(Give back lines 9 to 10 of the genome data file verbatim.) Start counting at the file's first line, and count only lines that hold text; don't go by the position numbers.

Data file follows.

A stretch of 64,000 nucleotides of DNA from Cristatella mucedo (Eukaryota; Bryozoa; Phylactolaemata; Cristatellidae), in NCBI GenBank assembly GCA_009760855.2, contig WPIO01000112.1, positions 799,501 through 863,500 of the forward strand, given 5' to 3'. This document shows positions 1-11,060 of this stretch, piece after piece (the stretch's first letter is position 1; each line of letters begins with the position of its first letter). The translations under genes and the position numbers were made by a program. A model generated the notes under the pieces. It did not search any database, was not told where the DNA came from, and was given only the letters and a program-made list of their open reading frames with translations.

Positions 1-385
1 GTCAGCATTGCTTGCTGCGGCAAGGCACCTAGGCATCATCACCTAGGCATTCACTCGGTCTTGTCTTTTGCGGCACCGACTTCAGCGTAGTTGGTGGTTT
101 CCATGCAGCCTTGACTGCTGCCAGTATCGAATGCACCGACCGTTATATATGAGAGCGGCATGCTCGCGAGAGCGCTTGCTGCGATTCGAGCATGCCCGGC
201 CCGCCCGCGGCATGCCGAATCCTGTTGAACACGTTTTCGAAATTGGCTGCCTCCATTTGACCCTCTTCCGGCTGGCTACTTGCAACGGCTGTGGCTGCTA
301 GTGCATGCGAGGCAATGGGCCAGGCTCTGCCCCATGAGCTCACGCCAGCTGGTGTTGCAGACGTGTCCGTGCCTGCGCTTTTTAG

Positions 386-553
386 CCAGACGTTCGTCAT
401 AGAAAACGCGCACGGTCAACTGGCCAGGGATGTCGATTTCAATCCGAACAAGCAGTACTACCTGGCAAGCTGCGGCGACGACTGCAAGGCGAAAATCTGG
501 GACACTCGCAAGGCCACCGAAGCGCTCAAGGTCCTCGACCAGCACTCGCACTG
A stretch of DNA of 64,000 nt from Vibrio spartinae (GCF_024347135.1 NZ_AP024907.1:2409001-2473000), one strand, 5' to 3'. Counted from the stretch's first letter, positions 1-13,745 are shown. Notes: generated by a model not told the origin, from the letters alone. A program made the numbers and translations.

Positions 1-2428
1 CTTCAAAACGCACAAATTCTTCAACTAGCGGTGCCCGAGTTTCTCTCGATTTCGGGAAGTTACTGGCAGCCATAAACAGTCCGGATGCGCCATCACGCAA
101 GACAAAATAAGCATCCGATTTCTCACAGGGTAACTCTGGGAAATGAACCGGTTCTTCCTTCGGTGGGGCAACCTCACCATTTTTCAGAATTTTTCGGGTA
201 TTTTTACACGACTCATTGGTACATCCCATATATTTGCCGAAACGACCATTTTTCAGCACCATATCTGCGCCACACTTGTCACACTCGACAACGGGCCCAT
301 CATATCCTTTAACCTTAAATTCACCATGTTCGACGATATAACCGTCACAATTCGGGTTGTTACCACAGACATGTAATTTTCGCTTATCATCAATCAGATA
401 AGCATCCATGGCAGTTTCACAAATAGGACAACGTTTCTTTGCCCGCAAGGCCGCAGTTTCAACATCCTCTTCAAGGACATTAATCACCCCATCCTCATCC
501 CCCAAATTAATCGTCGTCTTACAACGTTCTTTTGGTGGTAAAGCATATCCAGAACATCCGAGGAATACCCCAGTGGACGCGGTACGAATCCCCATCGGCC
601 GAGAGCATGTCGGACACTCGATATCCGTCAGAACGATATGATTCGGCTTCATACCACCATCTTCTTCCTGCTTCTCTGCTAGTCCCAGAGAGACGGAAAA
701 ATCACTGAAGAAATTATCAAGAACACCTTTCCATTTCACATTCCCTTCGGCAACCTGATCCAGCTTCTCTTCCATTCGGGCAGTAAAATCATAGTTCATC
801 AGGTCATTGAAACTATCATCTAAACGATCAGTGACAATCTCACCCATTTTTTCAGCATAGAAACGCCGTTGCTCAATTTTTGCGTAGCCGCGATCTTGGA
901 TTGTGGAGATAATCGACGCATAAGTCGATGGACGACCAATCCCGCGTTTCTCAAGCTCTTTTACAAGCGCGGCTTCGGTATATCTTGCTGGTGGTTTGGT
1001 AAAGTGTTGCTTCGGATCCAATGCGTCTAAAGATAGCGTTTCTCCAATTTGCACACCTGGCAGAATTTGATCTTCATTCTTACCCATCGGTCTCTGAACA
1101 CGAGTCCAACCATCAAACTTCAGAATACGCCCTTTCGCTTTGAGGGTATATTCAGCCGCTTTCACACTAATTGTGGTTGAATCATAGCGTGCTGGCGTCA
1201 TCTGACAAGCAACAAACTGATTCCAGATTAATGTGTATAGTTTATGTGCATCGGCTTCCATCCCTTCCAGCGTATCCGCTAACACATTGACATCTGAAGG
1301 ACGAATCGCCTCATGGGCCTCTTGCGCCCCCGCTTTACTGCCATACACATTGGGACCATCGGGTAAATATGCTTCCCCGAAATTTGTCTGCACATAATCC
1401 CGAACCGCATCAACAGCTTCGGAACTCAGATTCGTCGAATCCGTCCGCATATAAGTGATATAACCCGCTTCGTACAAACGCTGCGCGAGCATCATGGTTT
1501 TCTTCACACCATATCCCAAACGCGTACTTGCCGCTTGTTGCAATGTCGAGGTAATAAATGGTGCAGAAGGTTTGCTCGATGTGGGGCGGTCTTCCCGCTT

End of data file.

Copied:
401 AGAAAACGCGCACGGTCAACTGGCCAGGGATGTCGATTTCAATCCGAACAAGCAGTACTACCTGGCAAGCTGCGGCGACGACTGCAAGGCGAAAATCTGG
501 GACACTCGCAAGGCCACCGAAGCGCTCAAGGTCCTCGACCAGCACTCGCACTG